Madrid | Doctors of the Carlos III hospital confirmed this morning in a press conference, the first case of human death caused by the ingestion of genetically modified food. Juan Pedro Ramos died from anaphylaxis after eating some recently developed tomatoes containing fish genes, which provoked a violent and lethal allergic reaction.
This surprising announcement comes after the autopsy of the 31-year old Spanish man who died at the Madrid hospital at the beginning of January.
The young man’s health rapidly deteriorated after he suffered an unexplained allergic reaction, and all the drugs used to refrain the anaphylaxis were entirely inefficient.
The team of experts claims to have been able to determine that the genetically modified tomatoes that the victim ingested at lunch were the cause of the allergic reaction that caused his death.
Mr. Ramos was working as a clerk in a Madrid warehouse on January 7, when he started feeling ill just after lunch.
A number of symptoms started to manifest themselves, including a violent itchy rash, some serious swelling of the throat and a drastic drop in blood pressure.
The man, who was known to have allergies, quickly injected himself some epinephrine, but his health condition continued to deteriorate.
The young man was rapidly carried to the hospital by co-workers, but the medical staff was unable to identify the cause of his allergic reaction in time and none of the usual treatments or drugs seemed to work. Mr. Ramos was confirmed dead just over an hour after arriving at the hospital.
The medical examiners and forensic experts at the Carlos III hospital had to execute a lot of tests and analysis before they could precisely determine what caused Mr. Ramos to die of an allergic reaction to seafood since all he had eaten before his death was a bacon, lettuce and tomato sandwich with a diet cola.
They were astonished when they discovered that the tomato he had ingested, not only contained some fish-related allergens, but also some antibiotic resistant genes which had prevented Mr. Ramos’ white blood cell from saving his life.
“At first we thought that there had been some form of contamination of his food, from contact with fish or seafood during the preparation” explained Dr. Rafael Pérez-Santamarina.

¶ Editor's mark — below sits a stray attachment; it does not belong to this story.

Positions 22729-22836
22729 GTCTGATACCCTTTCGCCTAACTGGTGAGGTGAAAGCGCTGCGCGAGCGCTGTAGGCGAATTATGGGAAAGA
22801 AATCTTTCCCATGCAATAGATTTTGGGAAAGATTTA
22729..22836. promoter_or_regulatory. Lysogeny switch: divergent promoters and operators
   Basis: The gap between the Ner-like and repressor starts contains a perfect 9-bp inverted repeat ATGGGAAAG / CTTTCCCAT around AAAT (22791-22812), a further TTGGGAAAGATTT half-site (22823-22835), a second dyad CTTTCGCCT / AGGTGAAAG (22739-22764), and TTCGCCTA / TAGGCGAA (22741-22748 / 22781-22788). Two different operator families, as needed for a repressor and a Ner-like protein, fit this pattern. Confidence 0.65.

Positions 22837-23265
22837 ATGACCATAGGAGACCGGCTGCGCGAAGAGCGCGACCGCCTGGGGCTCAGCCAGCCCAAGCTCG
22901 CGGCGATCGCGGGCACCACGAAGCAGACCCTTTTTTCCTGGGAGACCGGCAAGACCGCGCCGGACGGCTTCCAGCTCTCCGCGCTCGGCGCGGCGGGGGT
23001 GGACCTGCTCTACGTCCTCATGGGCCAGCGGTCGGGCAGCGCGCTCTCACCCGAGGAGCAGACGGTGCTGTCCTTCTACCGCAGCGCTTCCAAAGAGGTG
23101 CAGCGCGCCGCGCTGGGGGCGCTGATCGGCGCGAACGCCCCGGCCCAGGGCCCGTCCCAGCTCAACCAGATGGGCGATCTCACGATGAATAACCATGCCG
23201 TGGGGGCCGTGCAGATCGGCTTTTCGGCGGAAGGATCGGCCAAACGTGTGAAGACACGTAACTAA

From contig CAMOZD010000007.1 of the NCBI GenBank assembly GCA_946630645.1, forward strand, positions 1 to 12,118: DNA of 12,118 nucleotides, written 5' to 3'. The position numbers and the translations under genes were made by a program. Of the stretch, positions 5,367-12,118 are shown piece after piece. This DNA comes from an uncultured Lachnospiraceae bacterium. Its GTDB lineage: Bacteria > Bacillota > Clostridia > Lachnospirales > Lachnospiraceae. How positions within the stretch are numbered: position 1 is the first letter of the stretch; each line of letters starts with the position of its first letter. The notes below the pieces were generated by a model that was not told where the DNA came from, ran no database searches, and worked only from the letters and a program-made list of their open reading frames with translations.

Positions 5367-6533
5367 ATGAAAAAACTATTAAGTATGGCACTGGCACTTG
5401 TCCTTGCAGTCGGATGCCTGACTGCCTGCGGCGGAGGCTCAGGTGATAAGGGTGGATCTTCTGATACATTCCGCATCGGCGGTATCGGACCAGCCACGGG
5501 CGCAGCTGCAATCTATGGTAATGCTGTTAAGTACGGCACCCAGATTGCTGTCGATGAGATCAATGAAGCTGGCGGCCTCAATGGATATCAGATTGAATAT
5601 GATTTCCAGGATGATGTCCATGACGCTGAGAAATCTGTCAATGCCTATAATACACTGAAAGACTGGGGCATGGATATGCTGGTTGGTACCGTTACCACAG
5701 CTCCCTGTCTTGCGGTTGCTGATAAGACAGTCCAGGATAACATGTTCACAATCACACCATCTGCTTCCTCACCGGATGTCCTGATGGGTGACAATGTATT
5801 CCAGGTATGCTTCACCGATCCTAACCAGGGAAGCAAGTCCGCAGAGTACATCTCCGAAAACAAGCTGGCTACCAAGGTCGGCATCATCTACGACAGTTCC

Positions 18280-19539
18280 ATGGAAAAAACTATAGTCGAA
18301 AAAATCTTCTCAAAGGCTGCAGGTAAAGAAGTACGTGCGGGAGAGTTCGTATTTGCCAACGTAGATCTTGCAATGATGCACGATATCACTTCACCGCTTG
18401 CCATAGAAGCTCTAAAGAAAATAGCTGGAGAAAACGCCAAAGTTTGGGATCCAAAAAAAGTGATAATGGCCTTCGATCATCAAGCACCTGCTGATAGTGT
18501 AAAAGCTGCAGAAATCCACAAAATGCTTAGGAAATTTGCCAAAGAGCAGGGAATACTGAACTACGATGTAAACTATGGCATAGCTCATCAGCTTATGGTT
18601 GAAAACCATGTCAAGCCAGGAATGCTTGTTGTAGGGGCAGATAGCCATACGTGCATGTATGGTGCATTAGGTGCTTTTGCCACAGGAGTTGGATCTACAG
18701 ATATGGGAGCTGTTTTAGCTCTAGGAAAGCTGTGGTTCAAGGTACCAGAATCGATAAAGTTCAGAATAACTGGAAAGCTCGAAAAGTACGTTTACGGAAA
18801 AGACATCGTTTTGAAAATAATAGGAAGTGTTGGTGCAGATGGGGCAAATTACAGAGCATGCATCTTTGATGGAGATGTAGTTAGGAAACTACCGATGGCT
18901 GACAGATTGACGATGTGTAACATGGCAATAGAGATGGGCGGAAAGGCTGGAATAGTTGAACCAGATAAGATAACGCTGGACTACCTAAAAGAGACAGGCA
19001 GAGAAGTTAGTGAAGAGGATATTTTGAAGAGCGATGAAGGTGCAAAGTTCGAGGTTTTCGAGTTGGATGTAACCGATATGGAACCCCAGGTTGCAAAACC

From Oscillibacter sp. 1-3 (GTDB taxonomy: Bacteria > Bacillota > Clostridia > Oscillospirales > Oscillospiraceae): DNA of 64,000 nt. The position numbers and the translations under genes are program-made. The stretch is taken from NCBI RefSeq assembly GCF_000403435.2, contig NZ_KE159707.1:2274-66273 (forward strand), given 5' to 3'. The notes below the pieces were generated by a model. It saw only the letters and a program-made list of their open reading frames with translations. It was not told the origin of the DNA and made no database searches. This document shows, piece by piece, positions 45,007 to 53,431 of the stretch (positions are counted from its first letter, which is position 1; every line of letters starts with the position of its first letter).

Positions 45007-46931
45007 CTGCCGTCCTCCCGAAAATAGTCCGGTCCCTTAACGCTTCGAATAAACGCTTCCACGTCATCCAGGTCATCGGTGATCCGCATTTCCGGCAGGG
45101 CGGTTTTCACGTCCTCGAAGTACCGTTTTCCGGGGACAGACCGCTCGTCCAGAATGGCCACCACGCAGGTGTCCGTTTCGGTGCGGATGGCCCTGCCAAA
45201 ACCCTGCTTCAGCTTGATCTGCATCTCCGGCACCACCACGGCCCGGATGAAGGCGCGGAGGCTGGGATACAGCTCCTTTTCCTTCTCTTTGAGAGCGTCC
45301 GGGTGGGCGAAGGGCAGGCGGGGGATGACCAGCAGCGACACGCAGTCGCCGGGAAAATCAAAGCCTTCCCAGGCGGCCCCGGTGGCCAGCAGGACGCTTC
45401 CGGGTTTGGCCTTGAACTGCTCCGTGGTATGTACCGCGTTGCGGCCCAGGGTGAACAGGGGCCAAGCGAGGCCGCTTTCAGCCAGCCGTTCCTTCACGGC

“It was only when we tested the tomato itself that we noticed that it contained some allergens usually found in seafood. We did many different analysis and they all confirmed that the tomato was indeed the source of the allergens that killed Mr. Ramos.”
The case of Mr. Ramos is the first human death officially confirmed to be linked to the ingestion of genetically modified food. It contradicts most studies on GMOs which had concluded that genetically engineered crops currently on the market were completely safe to eat.
A team led by University of Nebraska scientists had anticipated this kind of problem in 1996 when they found that a Brazil nut protein introduced to improve the nutritional quality of genetically modified soybeans was able to provoke an allergic reaction in people with Brazil nut allergies.
However, this kind of problem was dismissed by most scientists as very improbable, since it could easily be avoided with proper safety testing.
The soybean injected with the Brazil nut gene was indeed abandoned during development, but it seems that the genetically modified tomato that caused Mr. Ramos’ death had not been submitted to sufficient testing and the lethal risk had not been identified before it was marketed.
The Spanish Ministry of Health, Social Services, and Equality ordered for the tomatoes of Portuguese origin which infected the young man, to be recalled and removed from stores and markets for safety reasons.
More than 7,000 tons of tomatoes will, therefore, be ceased across the country by ministry inspectors and public safety officials.
The ministry also issued a public statement about the death of Mr. Ramos in which it sends its condolences to his family and adds that it will “immediately demand further research on the subject to determine if other genetically modified food products on the European market could represent a risk for the Spanish population”.